Apparently, few take it, Wacker implied. "How come 70 percent of the goods in any department store are in every department store? That’s not using your gut," he said.
According to Ken Walker, managing partner of Retail Options, there’s a good reason to innovate. "You guys have run out of options," he said during the session "Innovate or Die," which he moderated. "You have done everything to cut costs. Innovating, in all honesty, is your last chance."
"There is no one right way" to define innovation, Walker said. "It can be a new look, a new idea, a new technique, the old revisited. At the end of the day, it’s about differentiation."
The biggest hurdle in organizing a company for innovation is "fear of failure," Walker noted, but much else is also required, including a chief executive officer "who really feels the need" a team that explores the market together, reviews products together, and is led by a "chief image officer" so the company is focused. "Communicate innovation to everyone in the organization."
Target is one company with a predisposition to innovate, at least according to Michael Graves, president of Michael Graves & Associates, who has an exclusive product line at Target, including housewares and bedding. He said Target four and a half years ago wanted him to design the scaffolding for the Washington Monument, which Target paid for. That led to a lunch meeting with former Target hard goods executive Ron Johnson. Graves confessed he had never been to a Target, while Johnson said Target had been knocking Graves off for 15 years. Johnson got Graves to design about a half dozen original items, initially, and now Graves has about 600 bearing his signature at the mass retailer.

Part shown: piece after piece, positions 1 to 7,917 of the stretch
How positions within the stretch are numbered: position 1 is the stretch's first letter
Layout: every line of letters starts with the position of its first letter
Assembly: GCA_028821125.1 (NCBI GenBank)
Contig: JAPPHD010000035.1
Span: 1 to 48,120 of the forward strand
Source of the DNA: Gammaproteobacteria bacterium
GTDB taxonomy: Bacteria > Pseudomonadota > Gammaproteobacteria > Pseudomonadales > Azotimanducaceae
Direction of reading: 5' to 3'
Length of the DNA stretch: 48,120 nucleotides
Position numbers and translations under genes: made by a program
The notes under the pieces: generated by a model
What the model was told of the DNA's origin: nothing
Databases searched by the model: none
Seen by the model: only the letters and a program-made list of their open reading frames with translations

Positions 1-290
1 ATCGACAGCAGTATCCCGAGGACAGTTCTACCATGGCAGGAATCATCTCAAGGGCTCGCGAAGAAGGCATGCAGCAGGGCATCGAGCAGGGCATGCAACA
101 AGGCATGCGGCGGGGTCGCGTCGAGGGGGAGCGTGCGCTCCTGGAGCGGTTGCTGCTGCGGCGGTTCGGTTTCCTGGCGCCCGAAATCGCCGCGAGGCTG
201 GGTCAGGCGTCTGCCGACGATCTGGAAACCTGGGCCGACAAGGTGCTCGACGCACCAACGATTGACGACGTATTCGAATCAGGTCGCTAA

How does Graves see the process of innovation? "It’s about understanding who we are. What we do when we design stuff is to tell stories." Graves also said that when designing, "I avoid the ‘wow factor’ as much I can. Wow will be old by tomorrow. I don’t think it’s what pays the bills."